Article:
Libya’s rival forces warn Thinni govt against independent oil sales
Forces with Prime Minister Abdullah al-Thinni’s official government hold two key oil ports
Libyan forces opposed to the country’s internationally recognized government have warned it that any attempts to export oil independently would force them to take military action to seize oil ports and facilities.
The conflict over oil is intensifying in Libya, where two rival governments, each backed by loose coalitions of ex-rebels who once fought together to oust Muammar Qaddafi, are battling for control of the North African OPEC producer.
Forces with Prime Minister Abdullah al-Thinni’s official government hold two key oil ports, Ras Lanuf and Es Sider, and he said over the weekend he would seek independent oil sales and open a bank account overseas to hold revenues.
Responding to the announcement, Ismail Shikri, a spokesman for forces allied with the rival Tripoli government, said any attempt by Thinni to sell oil bypassing the central bank and the National Oil Corporation (NOC) would trigger military action.
“Selling of oil beyond the Tripoli-based NOC is considered zero hour for our forces to launch a military operation by using all the means,” Shikri said.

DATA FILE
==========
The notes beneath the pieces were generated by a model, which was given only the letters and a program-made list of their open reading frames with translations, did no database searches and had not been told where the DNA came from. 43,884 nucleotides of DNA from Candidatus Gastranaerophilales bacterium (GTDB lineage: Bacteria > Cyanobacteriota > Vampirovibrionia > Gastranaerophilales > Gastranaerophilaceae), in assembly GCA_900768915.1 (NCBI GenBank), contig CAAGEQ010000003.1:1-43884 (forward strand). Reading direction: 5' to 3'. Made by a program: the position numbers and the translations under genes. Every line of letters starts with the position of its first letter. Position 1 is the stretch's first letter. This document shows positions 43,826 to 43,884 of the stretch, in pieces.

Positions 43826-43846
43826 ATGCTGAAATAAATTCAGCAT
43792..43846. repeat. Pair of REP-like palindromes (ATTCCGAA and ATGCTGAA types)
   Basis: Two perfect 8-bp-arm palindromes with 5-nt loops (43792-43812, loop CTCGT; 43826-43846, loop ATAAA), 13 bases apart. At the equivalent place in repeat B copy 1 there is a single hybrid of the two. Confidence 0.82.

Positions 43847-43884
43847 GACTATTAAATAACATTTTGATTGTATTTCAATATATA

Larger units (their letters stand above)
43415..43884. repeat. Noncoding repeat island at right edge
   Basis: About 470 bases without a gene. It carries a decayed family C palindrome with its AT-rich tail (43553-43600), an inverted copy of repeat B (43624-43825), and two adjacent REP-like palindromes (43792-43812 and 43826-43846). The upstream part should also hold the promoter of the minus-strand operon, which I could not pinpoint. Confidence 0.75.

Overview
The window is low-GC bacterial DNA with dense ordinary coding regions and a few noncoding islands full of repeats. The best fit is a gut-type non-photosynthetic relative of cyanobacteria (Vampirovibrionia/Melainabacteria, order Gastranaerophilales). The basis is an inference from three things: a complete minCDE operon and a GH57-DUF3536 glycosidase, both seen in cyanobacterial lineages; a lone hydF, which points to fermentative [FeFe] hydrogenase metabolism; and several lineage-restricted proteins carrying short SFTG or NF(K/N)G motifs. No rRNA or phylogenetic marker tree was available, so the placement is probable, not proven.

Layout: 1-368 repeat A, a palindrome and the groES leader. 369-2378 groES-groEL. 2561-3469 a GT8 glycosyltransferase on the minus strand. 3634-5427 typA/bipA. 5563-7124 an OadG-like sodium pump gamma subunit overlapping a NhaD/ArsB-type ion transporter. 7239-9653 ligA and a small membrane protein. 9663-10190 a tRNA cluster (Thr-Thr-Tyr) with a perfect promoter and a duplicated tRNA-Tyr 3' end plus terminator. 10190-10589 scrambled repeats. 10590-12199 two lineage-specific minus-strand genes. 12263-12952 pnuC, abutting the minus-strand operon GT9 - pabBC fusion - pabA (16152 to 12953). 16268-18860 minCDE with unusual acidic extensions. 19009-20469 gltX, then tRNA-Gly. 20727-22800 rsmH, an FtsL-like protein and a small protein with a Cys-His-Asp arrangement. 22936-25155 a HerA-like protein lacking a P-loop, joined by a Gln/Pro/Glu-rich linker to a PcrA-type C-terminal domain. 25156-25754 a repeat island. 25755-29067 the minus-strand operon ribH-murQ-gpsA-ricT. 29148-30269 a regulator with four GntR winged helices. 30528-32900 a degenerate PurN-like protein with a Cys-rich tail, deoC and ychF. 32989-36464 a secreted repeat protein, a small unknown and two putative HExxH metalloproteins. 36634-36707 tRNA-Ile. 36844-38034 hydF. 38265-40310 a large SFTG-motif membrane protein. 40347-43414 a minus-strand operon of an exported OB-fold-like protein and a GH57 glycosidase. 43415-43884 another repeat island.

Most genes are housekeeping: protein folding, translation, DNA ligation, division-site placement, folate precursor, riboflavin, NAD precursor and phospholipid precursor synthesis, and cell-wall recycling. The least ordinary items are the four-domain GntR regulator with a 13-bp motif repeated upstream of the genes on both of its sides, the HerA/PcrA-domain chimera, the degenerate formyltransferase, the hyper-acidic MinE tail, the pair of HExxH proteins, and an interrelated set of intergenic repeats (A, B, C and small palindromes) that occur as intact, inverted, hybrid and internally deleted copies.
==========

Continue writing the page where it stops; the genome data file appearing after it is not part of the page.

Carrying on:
Tripoli-allied forces in December tried to retake the two major ports, which have a combined export capacity of 600,000 barrels a day. Fighting closed the ports since then and a force majeure is still in place.
Late last month, an official said Tripoli-allied brigades pulled back from positions around Ras Lanuf and Es Sider to fight Islamist militants, raising hopes the two terminals would soon reopen.
Ras Lanuf and Es Sider are controlled by federalist forces now allied to Thinni. But a year ago, those same forces tried to ship crude independently, leading to a standoff with the government and a U.S. special forces raid to stop a tanker.
Nearly four years after the NATO-backed civil war ousted Qaddafi, Libya is in turmoil, with conflict opening on several fronts. Those include attacks by militants tied to ISIS, which is taking advantage of the chaos.
Until now, oil sales and revenues have gone through Libya’s central bank and National Oil Corporation in Tripoli. Tripoli-based NOC has tried to stay out of the conflict between the rival governments.
Thinni’s government has already appointed its own NOC chief based in the east.
“What our government has done, in changing the route of the oil revenues, is primarily to help the Libyan people,” Thinni said in a statement on Tuesday.
“The parallel National Oil Corporation in Tripoli is illegal.”
But analysts said Thinni’s government may struggle to convince international traders it is legally entitled to claim ownership of Libyan crude, and thousands of contracts, documents and maps are stored in the Tripoli headquarters of the NOC.
Libya is currently producing around 600,000 barrels per day, compared with the 1.6 million the OPEC producer pumped before Qaddafi was ousted. Several oilfields as well as the ports are closed due to fighting.
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